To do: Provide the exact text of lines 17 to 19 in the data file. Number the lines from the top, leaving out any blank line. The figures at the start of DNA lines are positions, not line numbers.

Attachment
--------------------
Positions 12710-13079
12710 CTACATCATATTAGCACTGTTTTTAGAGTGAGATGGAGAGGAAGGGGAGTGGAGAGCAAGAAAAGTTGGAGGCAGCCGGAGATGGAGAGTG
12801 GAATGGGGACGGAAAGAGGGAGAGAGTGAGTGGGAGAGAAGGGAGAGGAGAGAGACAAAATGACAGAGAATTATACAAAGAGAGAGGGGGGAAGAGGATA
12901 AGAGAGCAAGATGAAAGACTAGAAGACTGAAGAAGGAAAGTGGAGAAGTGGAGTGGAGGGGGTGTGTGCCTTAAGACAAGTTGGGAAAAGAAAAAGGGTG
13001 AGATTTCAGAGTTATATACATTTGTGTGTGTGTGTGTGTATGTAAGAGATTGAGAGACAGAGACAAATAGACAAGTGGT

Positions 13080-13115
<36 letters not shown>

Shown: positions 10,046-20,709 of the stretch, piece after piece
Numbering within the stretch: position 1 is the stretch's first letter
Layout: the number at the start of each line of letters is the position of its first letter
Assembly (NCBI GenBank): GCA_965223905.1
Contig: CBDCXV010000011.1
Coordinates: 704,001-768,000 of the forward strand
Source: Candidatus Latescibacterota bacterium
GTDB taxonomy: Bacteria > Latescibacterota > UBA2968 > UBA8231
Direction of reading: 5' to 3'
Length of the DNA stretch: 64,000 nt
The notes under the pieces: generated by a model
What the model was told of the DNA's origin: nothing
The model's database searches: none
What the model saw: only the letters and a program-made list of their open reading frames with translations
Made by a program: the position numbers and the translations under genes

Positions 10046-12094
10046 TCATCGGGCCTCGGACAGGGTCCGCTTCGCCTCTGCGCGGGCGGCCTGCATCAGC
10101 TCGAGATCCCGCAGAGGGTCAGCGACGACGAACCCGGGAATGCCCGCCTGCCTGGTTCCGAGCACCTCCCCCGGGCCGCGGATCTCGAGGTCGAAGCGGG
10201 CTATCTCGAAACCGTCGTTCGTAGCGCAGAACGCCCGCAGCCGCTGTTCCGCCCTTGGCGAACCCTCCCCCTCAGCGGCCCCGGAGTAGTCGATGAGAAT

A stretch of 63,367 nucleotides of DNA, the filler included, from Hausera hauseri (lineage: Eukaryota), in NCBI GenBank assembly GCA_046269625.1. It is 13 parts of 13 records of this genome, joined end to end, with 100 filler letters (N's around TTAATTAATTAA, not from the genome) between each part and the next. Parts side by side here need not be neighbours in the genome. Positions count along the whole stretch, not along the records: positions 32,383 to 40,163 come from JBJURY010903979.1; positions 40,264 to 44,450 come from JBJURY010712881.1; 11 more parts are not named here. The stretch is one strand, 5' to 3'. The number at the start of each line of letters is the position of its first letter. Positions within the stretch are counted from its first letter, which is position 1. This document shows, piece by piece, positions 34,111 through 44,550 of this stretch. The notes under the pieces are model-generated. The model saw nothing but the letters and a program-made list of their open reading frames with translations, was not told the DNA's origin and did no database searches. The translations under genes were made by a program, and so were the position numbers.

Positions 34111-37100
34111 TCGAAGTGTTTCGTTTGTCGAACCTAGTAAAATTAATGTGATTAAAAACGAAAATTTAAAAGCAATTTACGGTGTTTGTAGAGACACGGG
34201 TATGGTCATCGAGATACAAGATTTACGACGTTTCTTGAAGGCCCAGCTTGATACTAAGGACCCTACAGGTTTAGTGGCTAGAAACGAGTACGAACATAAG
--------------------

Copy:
Length of the DNA stretch: 64,000 nt
The notes under the pieces: generated by a model
What the model was told of the DNA's origin: nothing